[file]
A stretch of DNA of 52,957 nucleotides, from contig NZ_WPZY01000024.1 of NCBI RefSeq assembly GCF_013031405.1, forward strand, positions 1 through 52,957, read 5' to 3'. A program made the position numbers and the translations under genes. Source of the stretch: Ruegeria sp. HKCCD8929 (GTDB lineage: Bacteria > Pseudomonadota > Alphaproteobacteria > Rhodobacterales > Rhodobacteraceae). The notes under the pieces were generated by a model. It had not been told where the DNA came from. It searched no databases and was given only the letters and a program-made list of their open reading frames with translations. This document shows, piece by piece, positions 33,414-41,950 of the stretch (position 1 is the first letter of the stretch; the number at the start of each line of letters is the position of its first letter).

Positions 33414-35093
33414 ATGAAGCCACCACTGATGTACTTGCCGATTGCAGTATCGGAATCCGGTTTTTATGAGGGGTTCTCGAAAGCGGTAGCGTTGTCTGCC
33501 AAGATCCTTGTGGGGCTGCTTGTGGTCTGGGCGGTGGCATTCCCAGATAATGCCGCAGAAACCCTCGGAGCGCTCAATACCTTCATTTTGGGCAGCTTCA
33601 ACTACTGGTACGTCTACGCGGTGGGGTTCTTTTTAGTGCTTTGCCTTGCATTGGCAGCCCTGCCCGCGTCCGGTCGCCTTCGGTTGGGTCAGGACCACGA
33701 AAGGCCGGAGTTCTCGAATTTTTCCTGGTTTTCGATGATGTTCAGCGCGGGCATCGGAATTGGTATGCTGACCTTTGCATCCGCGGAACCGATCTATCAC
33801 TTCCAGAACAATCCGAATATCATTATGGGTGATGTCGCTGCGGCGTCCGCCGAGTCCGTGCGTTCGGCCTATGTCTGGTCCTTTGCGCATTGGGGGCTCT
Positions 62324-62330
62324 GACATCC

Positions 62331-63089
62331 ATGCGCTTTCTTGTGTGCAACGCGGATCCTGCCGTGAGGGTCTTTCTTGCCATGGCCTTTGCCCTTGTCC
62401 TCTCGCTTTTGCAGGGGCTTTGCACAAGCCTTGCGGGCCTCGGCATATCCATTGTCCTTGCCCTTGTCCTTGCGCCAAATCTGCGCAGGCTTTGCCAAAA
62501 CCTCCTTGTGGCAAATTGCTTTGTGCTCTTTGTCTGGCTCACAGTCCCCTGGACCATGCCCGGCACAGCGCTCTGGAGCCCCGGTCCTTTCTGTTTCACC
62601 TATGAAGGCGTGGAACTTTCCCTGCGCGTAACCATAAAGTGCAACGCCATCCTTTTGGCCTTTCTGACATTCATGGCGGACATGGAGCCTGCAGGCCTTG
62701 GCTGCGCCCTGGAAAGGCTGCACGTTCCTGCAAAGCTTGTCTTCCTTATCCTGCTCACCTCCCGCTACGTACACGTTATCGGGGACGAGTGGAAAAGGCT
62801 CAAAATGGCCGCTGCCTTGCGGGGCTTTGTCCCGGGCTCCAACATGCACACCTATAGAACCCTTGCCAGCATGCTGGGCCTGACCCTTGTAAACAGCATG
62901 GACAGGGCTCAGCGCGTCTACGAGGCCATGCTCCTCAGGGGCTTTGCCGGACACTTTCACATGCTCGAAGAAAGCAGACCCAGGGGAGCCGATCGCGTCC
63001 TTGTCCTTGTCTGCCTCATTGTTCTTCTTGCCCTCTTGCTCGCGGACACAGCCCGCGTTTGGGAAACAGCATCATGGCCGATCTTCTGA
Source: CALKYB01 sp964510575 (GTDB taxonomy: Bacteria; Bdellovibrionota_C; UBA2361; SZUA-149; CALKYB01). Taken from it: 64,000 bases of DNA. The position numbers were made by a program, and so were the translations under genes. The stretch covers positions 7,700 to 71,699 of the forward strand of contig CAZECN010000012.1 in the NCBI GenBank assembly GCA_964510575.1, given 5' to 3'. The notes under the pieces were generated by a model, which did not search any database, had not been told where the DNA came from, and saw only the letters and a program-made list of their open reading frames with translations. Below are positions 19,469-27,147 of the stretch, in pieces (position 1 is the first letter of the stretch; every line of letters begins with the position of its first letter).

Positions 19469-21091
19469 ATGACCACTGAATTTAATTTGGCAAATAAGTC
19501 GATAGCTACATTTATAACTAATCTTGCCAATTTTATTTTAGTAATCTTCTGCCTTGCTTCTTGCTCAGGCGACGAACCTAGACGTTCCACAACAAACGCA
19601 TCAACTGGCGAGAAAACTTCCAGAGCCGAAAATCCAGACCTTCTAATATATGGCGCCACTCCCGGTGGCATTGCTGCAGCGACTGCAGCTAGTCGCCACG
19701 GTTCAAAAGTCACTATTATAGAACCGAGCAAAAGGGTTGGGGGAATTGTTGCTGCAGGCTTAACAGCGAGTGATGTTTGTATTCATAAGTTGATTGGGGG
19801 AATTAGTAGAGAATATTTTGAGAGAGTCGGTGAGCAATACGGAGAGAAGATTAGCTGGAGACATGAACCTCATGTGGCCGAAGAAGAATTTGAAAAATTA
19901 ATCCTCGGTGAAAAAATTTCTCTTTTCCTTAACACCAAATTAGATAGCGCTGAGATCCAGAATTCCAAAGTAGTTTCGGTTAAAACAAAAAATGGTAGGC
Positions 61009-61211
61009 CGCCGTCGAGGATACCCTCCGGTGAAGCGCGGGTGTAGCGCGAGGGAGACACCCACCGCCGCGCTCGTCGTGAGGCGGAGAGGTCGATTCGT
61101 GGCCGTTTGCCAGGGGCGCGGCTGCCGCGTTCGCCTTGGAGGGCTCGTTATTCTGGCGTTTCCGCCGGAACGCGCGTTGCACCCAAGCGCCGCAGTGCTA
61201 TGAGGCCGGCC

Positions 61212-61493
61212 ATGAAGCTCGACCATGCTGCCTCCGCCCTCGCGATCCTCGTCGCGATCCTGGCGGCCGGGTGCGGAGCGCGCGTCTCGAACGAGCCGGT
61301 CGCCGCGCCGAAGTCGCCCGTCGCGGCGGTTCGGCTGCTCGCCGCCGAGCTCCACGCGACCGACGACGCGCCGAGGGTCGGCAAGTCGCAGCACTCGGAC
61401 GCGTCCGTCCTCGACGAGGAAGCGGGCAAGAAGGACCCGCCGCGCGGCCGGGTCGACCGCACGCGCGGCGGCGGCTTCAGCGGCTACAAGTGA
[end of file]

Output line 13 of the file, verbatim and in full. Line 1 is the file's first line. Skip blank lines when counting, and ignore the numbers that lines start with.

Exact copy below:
62501 CCTCCTTGTGGCAAATTGCTTTGTGCTCTTTGTCTGGCTCACAGTCCCCTGGACCATGCCCGGCACAGCGCTCTGGAGCCCCGGTCCTTTCTGTTTCACC